Marvin Minsky, one of the pioneers of artificial intelligence, has died of a cerebral haemorrhage, aged 88. The mathematician and computer scientist was one of the world's foremost AI experts. As a student, he built one of the first neural-network learning machines, using vacuum tubes. He went on to cofound the Massachusetts Institute of Technology's Artificial Intelligence Lab, in 1959, with John McCarthy. Prof Minsky's ideas and influence were wide-ranging - from computational linguistics, mathematics and robotics - but underpinning it all was a desire, in his own words, "to impart to machines the human capacity for commonsense reasoning".
Marvin Minsky was a neuro scientist, engineer and philosopher who considered the future of machines and computer learning. He died in January 2016 aged 88. He was on the MIT faculty from 1958 to his death. In 1959 he and John McCarthy founded what is now known as the MIT Computer Science and Artificial Intelligence Laboratory. In 1951, Minsky built the first randomly wired neural network learning machine, SNARC.
The pioneering artificial intelligence theorist Marvin Minsky died Sunday. So we thought it would be appropriate to ask for an obituary from one of his virtual descendants: Wordsmith, the automated news-writing bot from the company Automated Insights. It takes structured data--stuff that fits into a spreadsheet--and fits it into templates of increasing complexity. But Minsky was always interested in the differences and similarities between human and machine cognition, and arguably Wordsmith is cogitating every bit as hard as human reporters do on deadline. "You can start with things like their name, their age, the day the died, how they died.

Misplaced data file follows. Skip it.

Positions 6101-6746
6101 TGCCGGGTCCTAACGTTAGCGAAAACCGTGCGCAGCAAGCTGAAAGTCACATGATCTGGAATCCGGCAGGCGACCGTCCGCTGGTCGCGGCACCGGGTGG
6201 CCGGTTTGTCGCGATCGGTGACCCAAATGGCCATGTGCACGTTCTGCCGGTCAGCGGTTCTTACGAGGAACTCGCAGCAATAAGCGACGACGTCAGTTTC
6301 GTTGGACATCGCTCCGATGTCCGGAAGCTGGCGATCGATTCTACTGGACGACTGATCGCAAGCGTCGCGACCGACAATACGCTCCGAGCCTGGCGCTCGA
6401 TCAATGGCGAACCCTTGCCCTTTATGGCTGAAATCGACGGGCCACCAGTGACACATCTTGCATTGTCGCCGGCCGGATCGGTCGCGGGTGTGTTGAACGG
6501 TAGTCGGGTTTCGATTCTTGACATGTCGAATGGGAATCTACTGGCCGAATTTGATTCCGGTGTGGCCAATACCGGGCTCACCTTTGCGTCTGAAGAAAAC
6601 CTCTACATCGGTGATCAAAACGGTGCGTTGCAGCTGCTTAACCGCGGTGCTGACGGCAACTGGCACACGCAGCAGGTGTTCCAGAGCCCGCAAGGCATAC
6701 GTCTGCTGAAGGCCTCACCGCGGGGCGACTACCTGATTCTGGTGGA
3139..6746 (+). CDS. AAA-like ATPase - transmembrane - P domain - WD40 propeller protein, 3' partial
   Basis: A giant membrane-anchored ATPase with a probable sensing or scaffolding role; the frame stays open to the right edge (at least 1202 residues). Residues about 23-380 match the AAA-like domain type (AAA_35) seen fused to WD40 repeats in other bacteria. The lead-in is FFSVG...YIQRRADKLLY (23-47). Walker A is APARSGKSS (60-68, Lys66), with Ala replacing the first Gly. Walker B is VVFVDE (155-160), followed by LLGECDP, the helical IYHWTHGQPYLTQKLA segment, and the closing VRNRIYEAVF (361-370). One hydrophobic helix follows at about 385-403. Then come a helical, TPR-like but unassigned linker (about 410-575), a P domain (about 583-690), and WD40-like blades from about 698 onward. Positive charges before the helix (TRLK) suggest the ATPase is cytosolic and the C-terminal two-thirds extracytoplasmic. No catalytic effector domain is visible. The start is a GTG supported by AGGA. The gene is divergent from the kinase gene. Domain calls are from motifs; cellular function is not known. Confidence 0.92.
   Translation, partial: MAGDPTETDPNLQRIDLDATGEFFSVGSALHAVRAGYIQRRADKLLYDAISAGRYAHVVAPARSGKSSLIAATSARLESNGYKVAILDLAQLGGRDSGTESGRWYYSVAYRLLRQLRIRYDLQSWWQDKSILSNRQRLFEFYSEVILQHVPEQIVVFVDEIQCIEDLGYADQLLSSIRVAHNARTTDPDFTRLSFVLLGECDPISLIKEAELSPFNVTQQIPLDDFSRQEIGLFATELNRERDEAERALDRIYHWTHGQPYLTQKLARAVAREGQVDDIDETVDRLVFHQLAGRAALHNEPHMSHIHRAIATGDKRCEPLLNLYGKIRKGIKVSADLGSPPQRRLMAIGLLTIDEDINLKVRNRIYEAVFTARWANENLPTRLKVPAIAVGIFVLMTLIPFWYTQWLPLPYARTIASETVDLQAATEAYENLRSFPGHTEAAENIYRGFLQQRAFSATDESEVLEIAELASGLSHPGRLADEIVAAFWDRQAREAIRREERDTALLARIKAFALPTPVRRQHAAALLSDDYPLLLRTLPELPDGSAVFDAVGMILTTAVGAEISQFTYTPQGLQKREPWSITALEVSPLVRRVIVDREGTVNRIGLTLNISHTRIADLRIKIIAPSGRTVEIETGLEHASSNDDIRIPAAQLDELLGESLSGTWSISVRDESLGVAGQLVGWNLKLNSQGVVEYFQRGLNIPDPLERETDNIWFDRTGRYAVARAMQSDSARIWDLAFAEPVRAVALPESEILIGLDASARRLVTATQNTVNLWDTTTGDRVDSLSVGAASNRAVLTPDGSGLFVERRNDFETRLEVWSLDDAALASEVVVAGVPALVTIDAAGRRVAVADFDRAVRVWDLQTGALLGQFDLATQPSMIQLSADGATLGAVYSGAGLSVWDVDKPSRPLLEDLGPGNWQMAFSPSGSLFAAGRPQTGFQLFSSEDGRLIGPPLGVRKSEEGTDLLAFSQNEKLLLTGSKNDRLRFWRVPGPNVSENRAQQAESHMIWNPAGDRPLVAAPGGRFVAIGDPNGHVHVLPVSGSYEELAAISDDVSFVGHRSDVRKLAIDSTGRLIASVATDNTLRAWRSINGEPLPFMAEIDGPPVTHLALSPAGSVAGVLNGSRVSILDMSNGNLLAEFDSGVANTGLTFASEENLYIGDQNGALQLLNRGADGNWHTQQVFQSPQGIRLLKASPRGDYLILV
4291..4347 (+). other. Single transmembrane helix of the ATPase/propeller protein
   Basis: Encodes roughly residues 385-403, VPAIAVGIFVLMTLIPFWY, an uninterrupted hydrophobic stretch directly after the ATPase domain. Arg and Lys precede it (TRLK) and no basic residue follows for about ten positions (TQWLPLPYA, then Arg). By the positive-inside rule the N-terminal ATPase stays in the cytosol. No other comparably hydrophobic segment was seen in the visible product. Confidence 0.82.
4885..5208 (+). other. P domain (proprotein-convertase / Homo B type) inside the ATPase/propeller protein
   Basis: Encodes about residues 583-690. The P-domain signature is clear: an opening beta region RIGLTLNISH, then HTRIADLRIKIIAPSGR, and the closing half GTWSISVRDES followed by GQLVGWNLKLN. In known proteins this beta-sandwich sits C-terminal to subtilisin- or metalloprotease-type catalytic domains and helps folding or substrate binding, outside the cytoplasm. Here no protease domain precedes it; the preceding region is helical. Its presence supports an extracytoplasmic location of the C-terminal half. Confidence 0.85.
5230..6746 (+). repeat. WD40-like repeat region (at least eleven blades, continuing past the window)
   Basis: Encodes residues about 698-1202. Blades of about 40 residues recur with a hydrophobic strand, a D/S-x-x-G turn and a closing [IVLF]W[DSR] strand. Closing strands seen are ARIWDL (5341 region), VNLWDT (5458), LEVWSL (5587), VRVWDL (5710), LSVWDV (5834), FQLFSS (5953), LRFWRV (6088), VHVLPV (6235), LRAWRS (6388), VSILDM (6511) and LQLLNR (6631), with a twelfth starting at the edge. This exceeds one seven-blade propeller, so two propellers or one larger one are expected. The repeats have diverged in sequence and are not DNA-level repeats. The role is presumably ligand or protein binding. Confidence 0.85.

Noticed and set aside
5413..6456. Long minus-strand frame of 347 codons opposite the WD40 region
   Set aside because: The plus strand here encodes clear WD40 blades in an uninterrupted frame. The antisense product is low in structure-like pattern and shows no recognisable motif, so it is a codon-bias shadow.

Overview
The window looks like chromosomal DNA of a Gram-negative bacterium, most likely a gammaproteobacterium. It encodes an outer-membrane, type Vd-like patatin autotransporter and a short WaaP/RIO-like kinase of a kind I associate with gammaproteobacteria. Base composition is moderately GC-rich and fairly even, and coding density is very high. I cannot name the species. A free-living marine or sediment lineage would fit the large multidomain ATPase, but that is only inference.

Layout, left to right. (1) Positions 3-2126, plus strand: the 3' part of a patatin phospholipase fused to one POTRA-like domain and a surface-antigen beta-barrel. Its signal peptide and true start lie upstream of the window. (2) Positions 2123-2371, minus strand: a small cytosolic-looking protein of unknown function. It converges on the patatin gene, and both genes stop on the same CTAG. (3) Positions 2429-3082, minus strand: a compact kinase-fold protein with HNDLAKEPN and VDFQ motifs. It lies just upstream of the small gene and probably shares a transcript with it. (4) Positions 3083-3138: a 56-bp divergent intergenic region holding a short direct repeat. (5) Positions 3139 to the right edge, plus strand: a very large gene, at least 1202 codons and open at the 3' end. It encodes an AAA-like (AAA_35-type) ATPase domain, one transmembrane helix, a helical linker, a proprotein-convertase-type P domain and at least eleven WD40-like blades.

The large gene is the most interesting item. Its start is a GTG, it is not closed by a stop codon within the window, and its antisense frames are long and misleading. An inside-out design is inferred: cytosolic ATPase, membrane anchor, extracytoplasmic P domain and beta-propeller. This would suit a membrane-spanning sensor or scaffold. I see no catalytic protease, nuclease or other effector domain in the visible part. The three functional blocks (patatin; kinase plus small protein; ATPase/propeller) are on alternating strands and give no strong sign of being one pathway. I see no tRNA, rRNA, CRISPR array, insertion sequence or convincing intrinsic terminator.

The following excerpts are from an interview with Marvin Minsky which took place at his home in Brookline, Massachusetts, on January 23rd, 1991. The interview, which is included in its entirety as a Foreword in the book Understanding Music with AI: Perspectives on Music Cognition (edited by Mira Balaban, Kemal Ebcioglu, and Otto Laske), is a conversation about music, its peculiar features as a human activity, the special problems it poses for the scientist, and the suitability of AI methods for clarifying and/or solving some of these problems. The conversation is open-ended, and should be read accordingly, as a discourse to be continued at another time.